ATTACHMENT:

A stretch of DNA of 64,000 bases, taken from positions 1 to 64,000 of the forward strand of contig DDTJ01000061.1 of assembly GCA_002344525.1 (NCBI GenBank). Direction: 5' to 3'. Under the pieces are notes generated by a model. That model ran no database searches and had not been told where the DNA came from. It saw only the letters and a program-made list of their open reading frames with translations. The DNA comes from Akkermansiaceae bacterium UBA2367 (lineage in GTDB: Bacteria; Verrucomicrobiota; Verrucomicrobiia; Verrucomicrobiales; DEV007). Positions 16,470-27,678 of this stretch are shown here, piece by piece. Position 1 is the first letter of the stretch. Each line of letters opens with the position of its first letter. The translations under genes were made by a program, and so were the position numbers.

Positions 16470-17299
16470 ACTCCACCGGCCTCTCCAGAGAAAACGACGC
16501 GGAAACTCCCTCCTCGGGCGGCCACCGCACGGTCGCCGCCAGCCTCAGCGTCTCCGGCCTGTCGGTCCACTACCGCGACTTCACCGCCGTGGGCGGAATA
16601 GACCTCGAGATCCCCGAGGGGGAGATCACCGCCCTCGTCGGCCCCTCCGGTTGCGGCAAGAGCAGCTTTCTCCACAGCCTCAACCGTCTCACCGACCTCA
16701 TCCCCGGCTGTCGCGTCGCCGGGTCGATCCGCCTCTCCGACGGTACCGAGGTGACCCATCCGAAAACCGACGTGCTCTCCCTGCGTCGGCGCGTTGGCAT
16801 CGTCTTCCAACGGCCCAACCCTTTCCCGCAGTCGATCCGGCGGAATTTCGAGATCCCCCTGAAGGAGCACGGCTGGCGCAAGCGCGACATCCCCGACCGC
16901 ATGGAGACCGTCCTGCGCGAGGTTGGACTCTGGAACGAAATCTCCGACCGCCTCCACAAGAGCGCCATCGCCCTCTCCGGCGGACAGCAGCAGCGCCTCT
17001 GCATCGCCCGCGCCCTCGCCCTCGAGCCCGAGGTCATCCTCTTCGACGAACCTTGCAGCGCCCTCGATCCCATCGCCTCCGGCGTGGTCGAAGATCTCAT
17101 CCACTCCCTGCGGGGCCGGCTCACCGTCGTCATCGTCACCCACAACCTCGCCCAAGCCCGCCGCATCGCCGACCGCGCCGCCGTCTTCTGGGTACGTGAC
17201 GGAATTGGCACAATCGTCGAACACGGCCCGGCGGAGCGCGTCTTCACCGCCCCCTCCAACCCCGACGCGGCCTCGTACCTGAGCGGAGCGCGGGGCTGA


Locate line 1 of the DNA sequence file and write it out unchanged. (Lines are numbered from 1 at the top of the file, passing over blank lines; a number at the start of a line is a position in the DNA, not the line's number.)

A stretch of DNA of 64,000 bases, taken from positions 1 to 64,000 of the forward strand of contig DDTJ01000061.1 of assembly GCA_002344525.1 (NCBI GenBank). Direction: 5' to 3'. Under the pieces are notes generated by a model. That model ran no database searches and had not been told where the DNA came from. It saw only the letters and a program-made list of their open reading frames with translations. The DNA comes from Akkermansiaceae bacterium UBA2367 (lineage in GTDB: Bacteria; Verrucomicrobiota; Verrucomicrobiia; Verrucomicrobiales; DEV007). Positions 16,470-27,678 of this stretch are shown here, piece by piece. Position 1 is the first letter of the stretch. Each line of letters opens with the position of its first letter. The translations under genes were made by a program, and so were the position numbers.